Improve Hearing Accessibility In Public Places


Hard of hearing people are often denied full use of service facilities and public places, such as museums, libraries, buses, planes, and transportation terminals. Examples of this include:

  • Not hearing your name being called while you’re waiting for an appointment,
  • Missing your stop on public transportation because you could not hear what was called,
  • Not hearing your tour guide at a museum,
  • Missing a flight because you could not hear an announcement that the gate has changed,
  • Not knowing that an emergency is occurring, as you cannot hear the alert.

Below are some facts about hearing loss and a list of suggestions you can use to improve hearing accessibility in such environments.


  • Speaking loudly or using a microphone may not be enough for a person with hearing loss to understand. 
  • Hearing aids are only designed to optimize speech within 3 feet and can only do so much to help a person hear in their environment. This makes the availability of other supports, such as a group listening system important.
  • Hearing loss makes speech sound distorted or muffled. This makes conversations more difficult to understand, especially in environments with lots of background noise.
  • Larger spaces, especially those with high ceilings create echos and background noise. This often results in a challenging listening environment, even for a person without a hearing loss.


  • Provide Captioned Video or Audio Content: This will allow individuals to follow along with what is being said, as they will be able to read the transcribed text.
  • Offer Assistive Listening Devices: Assistive listening devices, such as an FM system, will allow visitors to connect directly to the source of the audio, whether that is a tour guide or guest speaker, giving them greater control over their audio needs.
  • Provide Signs and Printed Information: This will help to make sure that everyone is included.
  • Have Visual Fire and Smoke Alarm Systems: This will alert persons with hearing loss to the emergency.
  • Provide Good Lighting: Ensure space is well lit to allow members to speech (lip) read. 
  • trained staff that are aware of and sensitive to the needs of those with hearing loss.
  • Reduce Noise: Be aware of background or ambient noise that may affect the acoustics of the space. Providing acoustic treatments if necessary, and decreasing the amount of noise wherever possible is a great way to reduce excess noise.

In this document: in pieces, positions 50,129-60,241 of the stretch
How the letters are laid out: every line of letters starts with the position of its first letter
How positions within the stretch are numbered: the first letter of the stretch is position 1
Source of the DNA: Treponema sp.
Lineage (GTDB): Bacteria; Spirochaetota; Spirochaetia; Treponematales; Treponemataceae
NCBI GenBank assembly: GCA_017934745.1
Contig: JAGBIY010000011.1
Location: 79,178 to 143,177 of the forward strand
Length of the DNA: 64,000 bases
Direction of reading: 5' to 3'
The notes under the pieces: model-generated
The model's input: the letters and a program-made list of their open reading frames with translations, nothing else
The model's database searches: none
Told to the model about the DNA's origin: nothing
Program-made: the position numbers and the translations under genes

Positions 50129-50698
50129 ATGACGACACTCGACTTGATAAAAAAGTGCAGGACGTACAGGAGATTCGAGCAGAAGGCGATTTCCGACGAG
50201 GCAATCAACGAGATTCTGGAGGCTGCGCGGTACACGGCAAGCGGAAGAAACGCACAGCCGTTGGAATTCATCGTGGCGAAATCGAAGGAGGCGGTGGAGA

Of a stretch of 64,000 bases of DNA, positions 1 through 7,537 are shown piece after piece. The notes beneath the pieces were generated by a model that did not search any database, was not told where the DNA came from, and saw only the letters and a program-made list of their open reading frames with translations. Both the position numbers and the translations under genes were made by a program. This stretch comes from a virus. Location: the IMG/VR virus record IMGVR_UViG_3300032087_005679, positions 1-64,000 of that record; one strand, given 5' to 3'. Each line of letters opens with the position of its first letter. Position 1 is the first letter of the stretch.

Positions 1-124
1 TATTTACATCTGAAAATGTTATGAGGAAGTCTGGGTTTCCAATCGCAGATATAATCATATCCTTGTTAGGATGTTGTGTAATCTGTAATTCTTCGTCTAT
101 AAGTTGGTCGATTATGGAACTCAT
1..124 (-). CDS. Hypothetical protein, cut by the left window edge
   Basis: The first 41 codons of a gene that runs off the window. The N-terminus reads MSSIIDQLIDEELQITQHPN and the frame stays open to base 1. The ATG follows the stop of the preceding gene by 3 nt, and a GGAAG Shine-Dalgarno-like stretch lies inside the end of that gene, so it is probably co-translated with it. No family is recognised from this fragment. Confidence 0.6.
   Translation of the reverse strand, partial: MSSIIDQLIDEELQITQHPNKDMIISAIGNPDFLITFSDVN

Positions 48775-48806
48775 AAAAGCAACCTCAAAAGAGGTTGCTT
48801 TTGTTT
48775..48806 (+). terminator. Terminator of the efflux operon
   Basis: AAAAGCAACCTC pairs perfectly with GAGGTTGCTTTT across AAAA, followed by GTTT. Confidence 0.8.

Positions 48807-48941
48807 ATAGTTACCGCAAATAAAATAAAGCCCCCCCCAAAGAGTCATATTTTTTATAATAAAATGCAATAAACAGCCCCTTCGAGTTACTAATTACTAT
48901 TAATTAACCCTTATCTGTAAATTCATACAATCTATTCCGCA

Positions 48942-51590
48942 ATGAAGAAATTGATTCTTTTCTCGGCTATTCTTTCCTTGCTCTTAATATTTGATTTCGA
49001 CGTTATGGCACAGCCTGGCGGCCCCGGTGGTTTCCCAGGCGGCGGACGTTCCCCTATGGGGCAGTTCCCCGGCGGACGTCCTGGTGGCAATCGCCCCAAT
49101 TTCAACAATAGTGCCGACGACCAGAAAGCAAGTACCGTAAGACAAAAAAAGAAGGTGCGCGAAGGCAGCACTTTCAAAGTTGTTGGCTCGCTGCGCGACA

• Have Trained Staff: Staff that are aware of and sensitive to the needs of those with hearing loss will create a positive environment where individuals will feel like they belong. This will make visitors more inclined to return to your business or other public space.


  • CHHA-NL provides a Public Accessibility Program for community organizations, charity groups, places of worship, and other places that provide public meeting spaces.
  • The public accessibility fund provides hearing assistive technology for non- profits and registered charities to allow for greater accessibility in public spaces.
  • CHHA-NL also provides advice on other ways to support those with hearing loss in your community. We can also provide communication tips to help you stay connected with your congregation. 


CHHA-NL provides financial assistance for hearing accessible listening systems for:

  • Places of worship
  • Public organizations
  • Charity groups
  • Community organizations
  • Non-profits
  • Other organizations which provide public use or meeting space(s)

More details & information can be found on the Public Accessibility Program Application.

If you are interested in learning more about how to improve hearing accessibility, contact us today, or visit our accessibility page.

Questions or Comments?

  • for statistical purposes
  • This field is for validation purposes and should be left unchanged.